We are pleased to congratulate the BC Children's and BC Women's investigators who were awarded funding through the Canadian Institutes of Health Research (CIHR) Project Grant Spring 2019 competition. Our research community received nine new research and bridge grants totaling more than $5.8 million.
No child should die from airway mismanagment. The actual procedure of intubation involves placing a plastic breathing tube in the airway of a patient that provides a conduit for oxygenation and ventilation. As simple as this may sound, avoidable deaths have been documented in the literature. These events are often the result of a cascade of system failures related to equipment, environment, preperation, planning, experience and communication. Furthermore, there is little information known about best practices specifically related to patients who have difficult airway airways.
It is said that a picture is worth a thousand words. Our innovative project is an observational study that intends to capture a snap shot of the process of airway managment across the hospital - including all out-of -OR intubations. The purpose of this study is to document events and processes circumfrential to the procedure and identify areas for quality improvement and bench mark the outcomes with other hospitals world-wide.
We will collect data using an electronic research database with the goal to create an innovative database specific to BCCH as well as have the ability to collaborate both nationally and internationally with other centers who manage children who have difficulat airways. This collaboration will have the potential to reduce airway management associated harm and save lives.
Safety of Airway Management in Children
One of my current passions is improving airway management of children at BC Children’s Hospital campus wide. There is unnecessary morbidity and mortality related to inappropriate airway management and I am the co-chair of a multidisciplinary committee aimed at quality improvement and safety at BCCH. My passion began after a sentinel event where a neonate died after there were multiple unsuccessful attempts at intubation. I reviewed the literature and gave grand rounds presentation to the department of Pediatric Anesthesiology with invited representatives from the Pediatric Intensive Care Unit and Neonatal Intensive Care Unit. Together we pledged to reduce airway management associated harm at BC Children’s Hospital. I have undertaken the lead of an 8 phase multidisciplinary hospital-wide project:
1. Multidisciplinary bi-monthly meetings
2. Data collection
3. Intubation Safety checklist
4. Difficult Airway Response Team (DART)
5. Standardization of Equipment
6. Simulation-based Multidisciplinary Airway Scenarios
7. Communication: Standardized Signage and Cerner based Airway Alert
8. Extubation Safety Checklist
We have successfully won the CFRI 2016-2017 Evidence to Innovation Seed Grant Award and will use the funds to launch the Difficult Airway Database (via RedCap) at BC Children’s Hospital. In addition, we will contribute a portion of our data, as the first Canadian site, to the PEDI registry (an International Database aimed at improving the quality and safety of difficult airway management in children). Our hospital-wide multidisciplinary project is currently still ongoing with the goal completion date June 2018. We are working on a manuscript for publication upon completion of this project. We plan to expand our BC Children’s Difficult Airway Database across the nation of Canada to create a Collaborative Canadian Database. This collaboration will drive research that focuses on quality and safety to improve airway management of children and save lives.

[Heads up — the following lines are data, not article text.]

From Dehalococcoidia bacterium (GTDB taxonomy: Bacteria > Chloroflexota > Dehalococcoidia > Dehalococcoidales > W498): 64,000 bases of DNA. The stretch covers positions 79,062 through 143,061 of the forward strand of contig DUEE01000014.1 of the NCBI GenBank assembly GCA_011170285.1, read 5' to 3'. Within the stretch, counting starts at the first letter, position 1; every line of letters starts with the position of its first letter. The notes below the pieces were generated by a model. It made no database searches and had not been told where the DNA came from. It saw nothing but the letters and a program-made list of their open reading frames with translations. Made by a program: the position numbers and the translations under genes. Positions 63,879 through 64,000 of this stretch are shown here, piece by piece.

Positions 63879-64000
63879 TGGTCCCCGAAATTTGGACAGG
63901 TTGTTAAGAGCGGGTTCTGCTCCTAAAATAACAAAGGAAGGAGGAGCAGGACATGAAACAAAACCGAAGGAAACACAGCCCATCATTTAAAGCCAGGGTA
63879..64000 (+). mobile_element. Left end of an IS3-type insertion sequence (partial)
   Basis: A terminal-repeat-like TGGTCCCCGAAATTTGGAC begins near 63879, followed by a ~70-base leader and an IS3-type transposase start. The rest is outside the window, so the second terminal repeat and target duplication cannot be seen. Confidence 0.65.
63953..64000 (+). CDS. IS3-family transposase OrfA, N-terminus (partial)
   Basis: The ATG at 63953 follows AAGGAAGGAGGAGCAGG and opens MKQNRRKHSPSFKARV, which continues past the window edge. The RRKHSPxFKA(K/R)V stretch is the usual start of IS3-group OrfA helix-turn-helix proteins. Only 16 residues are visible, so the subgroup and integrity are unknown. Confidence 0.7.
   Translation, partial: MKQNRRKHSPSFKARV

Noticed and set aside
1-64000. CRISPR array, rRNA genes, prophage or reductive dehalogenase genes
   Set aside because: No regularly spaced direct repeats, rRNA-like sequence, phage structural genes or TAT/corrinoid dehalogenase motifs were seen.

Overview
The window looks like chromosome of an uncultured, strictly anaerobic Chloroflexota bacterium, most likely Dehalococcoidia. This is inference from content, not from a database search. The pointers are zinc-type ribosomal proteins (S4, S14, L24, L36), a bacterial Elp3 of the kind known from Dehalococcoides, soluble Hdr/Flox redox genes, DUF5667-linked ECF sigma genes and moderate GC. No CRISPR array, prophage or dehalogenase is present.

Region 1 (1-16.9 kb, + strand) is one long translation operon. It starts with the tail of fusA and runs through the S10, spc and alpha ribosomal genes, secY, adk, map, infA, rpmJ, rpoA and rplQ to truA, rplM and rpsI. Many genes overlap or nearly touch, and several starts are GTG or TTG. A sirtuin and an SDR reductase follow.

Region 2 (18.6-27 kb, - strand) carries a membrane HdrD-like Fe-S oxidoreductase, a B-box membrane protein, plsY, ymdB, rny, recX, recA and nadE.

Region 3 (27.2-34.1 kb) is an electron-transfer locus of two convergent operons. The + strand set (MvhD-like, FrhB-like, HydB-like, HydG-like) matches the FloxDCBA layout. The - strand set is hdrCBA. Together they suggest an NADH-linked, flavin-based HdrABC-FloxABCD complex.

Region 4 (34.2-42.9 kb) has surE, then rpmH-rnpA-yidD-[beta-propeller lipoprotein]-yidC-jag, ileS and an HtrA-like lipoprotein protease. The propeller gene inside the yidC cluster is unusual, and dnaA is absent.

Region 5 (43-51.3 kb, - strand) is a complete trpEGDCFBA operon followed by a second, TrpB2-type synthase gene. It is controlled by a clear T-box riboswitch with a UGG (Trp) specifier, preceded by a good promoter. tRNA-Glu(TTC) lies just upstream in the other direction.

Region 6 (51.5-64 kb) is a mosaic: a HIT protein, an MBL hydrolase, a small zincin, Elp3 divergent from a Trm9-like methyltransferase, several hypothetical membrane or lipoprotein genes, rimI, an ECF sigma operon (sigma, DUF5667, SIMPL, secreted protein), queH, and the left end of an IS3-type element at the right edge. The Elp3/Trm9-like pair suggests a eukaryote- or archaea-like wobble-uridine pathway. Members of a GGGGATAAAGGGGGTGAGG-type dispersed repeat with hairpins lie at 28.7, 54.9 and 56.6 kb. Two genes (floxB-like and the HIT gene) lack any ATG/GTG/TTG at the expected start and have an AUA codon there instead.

Sepsis in Children
There remains an unacceptably high morbidity and mortality in children who have sepsis. Among children, the current definition relies on the presence of systemic inflammatory response syndrome (SIRS) criteria and presumed or proven infection to diagnose sepsis. Recent reports have highlighted the poor specificity and predictive ability of these criteria for mortality and failure to identify one in eight adults with culture proven infection and organ failure. These limitations in the definition have led to an international change in sepsis definitions in adults (Sepsis-3). Currently, no studies have been conducted to evaluate the utility of the SIRS in identifying children who have infections and are at risk of increased mortality using a large multi-center dataset.
We are the first to examine the specificity and sensitivity of the SIRS criteria using a database of over 100,000 pediatric patients admitted to PICUs across Canada and the United States. Our abstract has been accepted to one of the largest Critical Care conferences in the world – the American Thoracic Society 2017 Conference in Washington, DC. Our manuscript is submitted and will be the first pediatric critical care article with this large of a dataset. Our goal is to continue with this work and propose new pediatric consensus sepsis definitions by collaborating internationally with pediatric sepsis experts from around the world. Our ultimate global goal is early identification of children with severe sepsis to ensure timely treatment and decrease morbidity and mortality while confidence in identification may lead to conservation of resources and decreased antimicrobial resistance by denying treatment to those without sepsis.Grants
Canadian Institutes of Health Research (CIHR), Difficult Airway Database, 03/2017- 03/2018, $14,875
Michael Smith Foundation, Can’t Intubate Can’t Oxygenate Kits, 02/2018-02/2019, $1,500Honours & Awards
ATS Abstract Scholarship, $500. 2017 ATS International Conference, Washington, DC